'Joe Jesus' worth every penny in Game 7

When the Brooklyn Nets face the Miami Heat on Tuesday night in Game 1 of their Eastern Conference semifinals series, the highest-paid player on the court won’t be LeBron James, Dwyane Wade or Chris Bosh.

This may surprise you, but Joe Johnson ($21.5 million) makes more than James ($19.1 million), Wade ($18.7 million) and Bosh ($19.1 million).

In fact, Johnson is the NBA’s fourth-highest-paid player this season, trailing only Kobe Bryant ($30.5 million), Dirk Nowitzki ($22.7 million) and Amar'e Stoudemire ($21.7 million).

But so far, the 32-year-old swingman has been worth every penny. And the Nets wouldn’t be in the position they are right now -- with the opportunity to prove that their 4-0 regular-season record against the two-time defending champions wasn’t a fluke -- without him.

With the Nets' season hanging in the balance, Johnson scored 13 of his team-high 26 points in the fourth quarter, leading the Nets to a 104-103 victory over the Toronto Raptors in Game 7 on Sunday afternoon at the Air Canada Centre.

“Joe’s kept us alive this whole series,” Kevin Garnett said of Johnson, who averaged 21.6 points on 51.8 percent shooting -- including 39.1 percent shooting from 3-point range and 82.4 percent shooting from the free throw line -- in the seven-game series against the Raptors.

“When we didn’t have a hope, he gave us light. We’ve gotta give him something, we can’t just leave him out there like that. But, ‘Joe Jesus,’ I told you, cooler than the other side of the pillow, man. He’s one of the best to do it, man. I don’t think he gets his props, but he goes out and he does his job and he does it at a high level.”

Johnson, who logged 45 minutes in Game 7 and shot 11-for-25 from the field, has been a model of consistency for Brooklyn all season, quickly buying into his role and doing it well. Against Toronto, the Nets ran their offense through Johnson. No one on the Raptors could guard him. Johnson abused Toronto in the paint -- and when the Raptors double-teamed him, he made them pay.

At one point, Johnson scored 11 straight points for Brooklyn in the final quarter.

“Just trying to be aggressive,” said Johnson, who was able to use his quickness with the bigger Patrick Patterson guarding him. “Early on, I took my time picking my spots. I thought my teammates did a great job of making plays, and I was throwing the ball out of double-teams, and down the stretch I knew they weren’t going to double as much, but they gave me a few different looks.”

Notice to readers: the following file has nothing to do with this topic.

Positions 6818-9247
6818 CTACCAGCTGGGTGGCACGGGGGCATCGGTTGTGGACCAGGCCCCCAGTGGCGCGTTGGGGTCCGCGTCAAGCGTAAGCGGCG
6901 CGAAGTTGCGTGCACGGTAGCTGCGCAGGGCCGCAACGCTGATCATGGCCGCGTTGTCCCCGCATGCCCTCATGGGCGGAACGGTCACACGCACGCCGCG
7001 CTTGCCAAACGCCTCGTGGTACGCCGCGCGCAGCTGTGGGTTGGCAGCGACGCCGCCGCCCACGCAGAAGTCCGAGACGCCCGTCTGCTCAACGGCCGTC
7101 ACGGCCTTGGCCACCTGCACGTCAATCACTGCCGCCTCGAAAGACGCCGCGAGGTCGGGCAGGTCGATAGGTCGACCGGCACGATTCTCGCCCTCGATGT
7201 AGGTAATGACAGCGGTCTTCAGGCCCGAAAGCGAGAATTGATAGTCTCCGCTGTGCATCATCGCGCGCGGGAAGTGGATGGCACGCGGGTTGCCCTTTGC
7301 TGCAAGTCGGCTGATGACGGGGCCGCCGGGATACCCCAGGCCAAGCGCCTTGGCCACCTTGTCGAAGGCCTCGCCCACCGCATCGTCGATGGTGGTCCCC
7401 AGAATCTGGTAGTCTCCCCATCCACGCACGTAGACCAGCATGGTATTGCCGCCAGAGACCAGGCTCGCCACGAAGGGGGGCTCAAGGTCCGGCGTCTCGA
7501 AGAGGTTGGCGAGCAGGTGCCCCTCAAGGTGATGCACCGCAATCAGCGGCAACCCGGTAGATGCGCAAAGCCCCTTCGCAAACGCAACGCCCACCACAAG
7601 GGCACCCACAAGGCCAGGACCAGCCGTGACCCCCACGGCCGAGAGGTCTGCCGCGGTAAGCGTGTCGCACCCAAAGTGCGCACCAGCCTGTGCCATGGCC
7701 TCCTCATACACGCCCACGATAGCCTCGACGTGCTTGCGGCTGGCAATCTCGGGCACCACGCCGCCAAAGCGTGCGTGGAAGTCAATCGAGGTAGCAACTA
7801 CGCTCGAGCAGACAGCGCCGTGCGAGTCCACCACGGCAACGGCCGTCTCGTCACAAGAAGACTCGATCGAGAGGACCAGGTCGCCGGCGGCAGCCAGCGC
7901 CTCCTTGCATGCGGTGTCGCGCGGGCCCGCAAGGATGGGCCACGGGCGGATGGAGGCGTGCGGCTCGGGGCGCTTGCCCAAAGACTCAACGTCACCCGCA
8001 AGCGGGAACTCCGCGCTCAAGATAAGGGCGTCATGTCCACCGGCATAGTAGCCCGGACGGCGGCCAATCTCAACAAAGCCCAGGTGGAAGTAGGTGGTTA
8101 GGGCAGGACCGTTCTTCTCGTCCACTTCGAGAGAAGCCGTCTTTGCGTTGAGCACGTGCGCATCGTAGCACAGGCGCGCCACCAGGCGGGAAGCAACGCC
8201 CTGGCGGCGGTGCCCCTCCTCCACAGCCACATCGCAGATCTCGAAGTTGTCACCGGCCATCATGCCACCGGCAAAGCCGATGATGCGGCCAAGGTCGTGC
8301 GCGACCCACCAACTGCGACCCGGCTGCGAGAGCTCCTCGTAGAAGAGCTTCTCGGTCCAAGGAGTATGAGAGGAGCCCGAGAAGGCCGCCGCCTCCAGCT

On May 4, 2013, Johnson, hampered by plantar fasciitis, went 2-for-14 from the field in a Game 7 loss to the Chicago Bulls. Exactly a year later, he redeemed himself.

“Uh, you know what? It had nothing to do with last year’s Game 7,” Johnson said. “Obviously this is a totally different team. I understood that in order for us to win, guys like myself and Deron [Williams] had to play well. The fact that they were double-teaming, I knew I could get the ball out of double-teams quick and guys could make plays. We made plays off that down the stretch. I was able to use my quickness to get around my man and make plays for myself and my guys.”

Joe Johnson in Game 7s

Williams, who had an up-and-down series, struggled. Saddled in foul trouble for much of the game, he finished with just 13 points on 3-for-8 shooting and four assists in 32 minutes. He missed a key free throw with 22 seconds left that nearly enabled the Raptors to complete a miraculous comeback from 12 points down. But Paul Pierce saved the Nets with a block right before the buzzer. The celebration was on.

Johnson averaged 19.5 points on 51.7 shooting during the Heat in the regular season.

“We know we can beat them, but it is going to be a lot different from the regular season in the playoffs,” Johnson said. “So we understand that we will definitely have our work cut out for us, and it is going to take a collective team effort.”

Ever since signing a six-year, $119 million contract to stay in Atlanta back in the summer of 2010, Johnson’s megadeal has defined him. Right or wrong, fairly or unfairly -- as if he paid it to himself -- it just has.

But if he keeps this up, all people will remember is Joe Johnson the basketball player. Not Joe Johnson the contract.